Examples of new developments following the track sinking and biased towards technology enterprises to exploit the proximity to universities and hospitals:
- The large Vic Track area immediately south of Moreland Road to become a medical precinct. John Fawkner hospital has many fragmented medical businesses surrounding its existing site that could form a major regional medical centre, and it has expansion plans.
- The area south of Dawson Road to become a new, larger RMIT University campus.
- Others not yet resolved.
There is an issue concerning fencing that dates from before Vic Track existed, that requires the minimum distance of a fence from the track to be 3 metres. The reasons are:
- Maintaining signal sightlines for train drivers.
- Avoiding tree branches falling on the lines.
- The need for access for sleeper replacement.
- A requirement for a 7 ton truck to have access.
- Protection of railway property.
The answer to these requirements is:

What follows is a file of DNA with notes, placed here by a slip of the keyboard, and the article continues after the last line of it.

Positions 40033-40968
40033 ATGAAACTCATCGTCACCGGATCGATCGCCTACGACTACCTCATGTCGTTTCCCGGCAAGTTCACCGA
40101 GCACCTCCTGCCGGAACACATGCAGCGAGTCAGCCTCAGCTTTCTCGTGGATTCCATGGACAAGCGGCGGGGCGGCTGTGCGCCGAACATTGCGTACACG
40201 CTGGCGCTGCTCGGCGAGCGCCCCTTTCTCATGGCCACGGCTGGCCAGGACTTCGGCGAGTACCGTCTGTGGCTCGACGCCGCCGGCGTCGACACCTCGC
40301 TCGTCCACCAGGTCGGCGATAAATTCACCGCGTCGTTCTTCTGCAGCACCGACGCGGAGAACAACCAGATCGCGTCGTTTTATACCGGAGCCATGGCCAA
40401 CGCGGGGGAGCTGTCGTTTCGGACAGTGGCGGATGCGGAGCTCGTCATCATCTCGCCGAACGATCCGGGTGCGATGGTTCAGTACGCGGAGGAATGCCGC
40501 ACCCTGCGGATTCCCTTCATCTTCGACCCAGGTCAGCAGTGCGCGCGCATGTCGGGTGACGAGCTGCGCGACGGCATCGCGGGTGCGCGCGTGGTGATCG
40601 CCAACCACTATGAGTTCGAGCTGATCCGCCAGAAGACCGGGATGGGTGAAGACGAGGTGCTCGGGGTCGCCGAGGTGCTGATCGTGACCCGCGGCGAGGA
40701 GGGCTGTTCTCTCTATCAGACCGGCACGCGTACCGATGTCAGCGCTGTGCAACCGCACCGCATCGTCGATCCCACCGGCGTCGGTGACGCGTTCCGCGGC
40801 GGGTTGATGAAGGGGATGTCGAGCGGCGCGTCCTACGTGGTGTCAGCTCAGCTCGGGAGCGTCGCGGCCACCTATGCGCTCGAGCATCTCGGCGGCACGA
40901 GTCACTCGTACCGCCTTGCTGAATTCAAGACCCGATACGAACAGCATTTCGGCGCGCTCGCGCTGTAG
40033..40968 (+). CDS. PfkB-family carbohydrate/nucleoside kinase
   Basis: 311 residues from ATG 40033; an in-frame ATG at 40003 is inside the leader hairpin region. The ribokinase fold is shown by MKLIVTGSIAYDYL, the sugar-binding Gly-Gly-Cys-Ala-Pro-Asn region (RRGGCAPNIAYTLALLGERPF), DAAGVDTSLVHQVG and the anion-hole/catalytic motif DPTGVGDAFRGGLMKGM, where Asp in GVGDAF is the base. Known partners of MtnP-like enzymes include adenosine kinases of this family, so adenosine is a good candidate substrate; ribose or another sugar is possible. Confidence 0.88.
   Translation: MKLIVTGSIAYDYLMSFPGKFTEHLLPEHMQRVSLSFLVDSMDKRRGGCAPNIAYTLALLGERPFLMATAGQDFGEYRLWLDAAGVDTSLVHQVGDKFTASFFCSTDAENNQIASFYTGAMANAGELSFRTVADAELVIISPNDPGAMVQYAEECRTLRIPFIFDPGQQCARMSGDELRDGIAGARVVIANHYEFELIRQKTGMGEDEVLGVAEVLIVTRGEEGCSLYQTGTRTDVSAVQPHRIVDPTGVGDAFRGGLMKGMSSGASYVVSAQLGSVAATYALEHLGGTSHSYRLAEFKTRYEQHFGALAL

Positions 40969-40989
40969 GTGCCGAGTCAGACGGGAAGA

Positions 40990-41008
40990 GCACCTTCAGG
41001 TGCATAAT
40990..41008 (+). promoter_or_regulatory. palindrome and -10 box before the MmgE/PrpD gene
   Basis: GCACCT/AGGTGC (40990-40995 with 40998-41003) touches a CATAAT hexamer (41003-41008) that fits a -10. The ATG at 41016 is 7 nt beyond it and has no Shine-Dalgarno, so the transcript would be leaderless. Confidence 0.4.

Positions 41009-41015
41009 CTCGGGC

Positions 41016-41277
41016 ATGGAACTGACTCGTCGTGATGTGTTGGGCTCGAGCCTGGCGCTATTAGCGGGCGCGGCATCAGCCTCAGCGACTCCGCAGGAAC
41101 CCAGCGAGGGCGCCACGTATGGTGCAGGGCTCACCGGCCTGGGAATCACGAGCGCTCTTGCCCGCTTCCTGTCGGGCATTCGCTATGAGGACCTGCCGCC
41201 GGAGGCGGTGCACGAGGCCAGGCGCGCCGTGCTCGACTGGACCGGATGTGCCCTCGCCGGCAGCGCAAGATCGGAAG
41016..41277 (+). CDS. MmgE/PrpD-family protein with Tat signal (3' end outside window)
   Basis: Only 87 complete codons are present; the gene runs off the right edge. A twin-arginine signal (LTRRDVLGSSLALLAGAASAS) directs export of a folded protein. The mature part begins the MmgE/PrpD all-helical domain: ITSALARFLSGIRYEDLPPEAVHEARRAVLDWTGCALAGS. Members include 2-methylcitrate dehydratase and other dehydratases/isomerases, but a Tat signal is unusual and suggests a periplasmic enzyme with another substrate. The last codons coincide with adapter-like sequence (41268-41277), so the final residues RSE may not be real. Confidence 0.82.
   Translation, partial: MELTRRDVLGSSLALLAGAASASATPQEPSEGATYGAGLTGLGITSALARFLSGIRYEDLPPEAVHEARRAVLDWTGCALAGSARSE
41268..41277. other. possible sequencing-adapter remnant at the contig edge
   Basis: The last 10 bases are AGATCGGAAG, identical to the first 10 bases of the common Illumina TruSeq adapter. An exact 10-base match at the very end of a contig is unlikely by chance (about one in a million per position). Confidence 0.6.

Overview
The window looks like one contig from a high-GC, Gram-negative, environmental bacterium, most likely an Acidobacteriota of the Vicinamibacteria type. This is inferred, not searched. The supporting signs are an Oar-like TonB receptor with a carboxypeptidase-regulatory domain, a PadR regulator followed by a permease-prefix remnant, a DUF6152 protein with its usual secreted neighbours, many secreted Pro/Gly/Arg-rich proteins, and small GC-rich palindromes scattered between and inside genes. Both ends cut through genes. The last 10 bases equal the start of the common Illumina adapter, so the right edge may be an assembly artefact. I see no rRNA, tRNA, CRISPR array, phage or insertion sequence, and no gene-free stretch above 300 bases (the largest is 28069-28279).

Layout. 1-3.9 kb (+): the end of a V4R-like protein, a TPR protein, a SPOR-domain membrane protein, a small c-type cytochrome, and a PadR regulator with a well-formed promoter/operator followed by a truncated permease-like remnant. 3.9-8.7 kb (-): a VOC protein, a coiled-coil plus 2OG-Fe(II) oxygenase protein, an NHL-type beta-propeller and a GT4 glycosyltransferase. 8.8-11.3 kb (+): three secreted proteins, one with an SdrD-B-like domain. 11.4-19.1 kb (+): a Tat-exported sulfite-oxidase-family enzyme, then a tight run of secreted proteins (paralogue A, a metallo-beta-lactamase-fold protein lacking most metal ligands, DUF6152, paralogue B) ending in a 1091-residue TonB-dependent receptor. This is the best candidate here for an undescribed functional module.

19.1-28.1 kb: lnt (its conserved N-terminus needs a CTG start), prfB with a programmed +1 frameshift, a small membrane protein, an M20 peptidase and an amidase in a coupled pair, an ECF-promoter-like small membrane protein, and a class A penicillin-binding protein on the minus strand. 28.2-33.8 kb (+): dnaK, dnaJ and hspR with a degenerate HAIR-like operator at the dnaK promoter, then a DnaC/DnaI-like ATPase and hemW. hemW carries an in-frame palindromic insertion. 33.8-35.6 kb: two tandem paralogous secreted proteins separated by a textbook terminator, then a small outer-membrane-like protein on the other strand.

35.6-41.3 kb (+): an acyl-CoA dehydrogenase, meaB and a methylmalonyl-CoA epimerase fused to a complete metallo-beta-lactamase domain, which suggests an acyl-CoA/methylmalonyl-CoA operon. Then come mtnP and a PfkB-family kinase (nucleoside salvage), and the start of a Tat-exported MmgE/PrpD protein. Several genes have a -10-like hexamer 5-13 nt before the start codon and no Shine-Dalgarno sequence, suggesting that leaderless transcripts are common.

- Sleeper replacement technology has changed and is an uncommon event. In any case it was accepted in the 1998 study that temporary removal of fence wires was a satisfactory solution. Removal of weldmesh panels is similar.
- A continuous fence increases safety
- Sightlines and the branch issue can be regulated in a management agreement.
- There are hundreds of examples of encroachments to the 1.5 metre distance.
- Station platforms
- Level and pedestrian crossings
- Overhead wire stanchions
- Most property is already accessible to the public because there is easy access. Control boxes, buildings and most above ground structures are common sites for graffiti. br> Equipment such as underground cables, earthing points etc. can be specifically protected as part of the management requirements.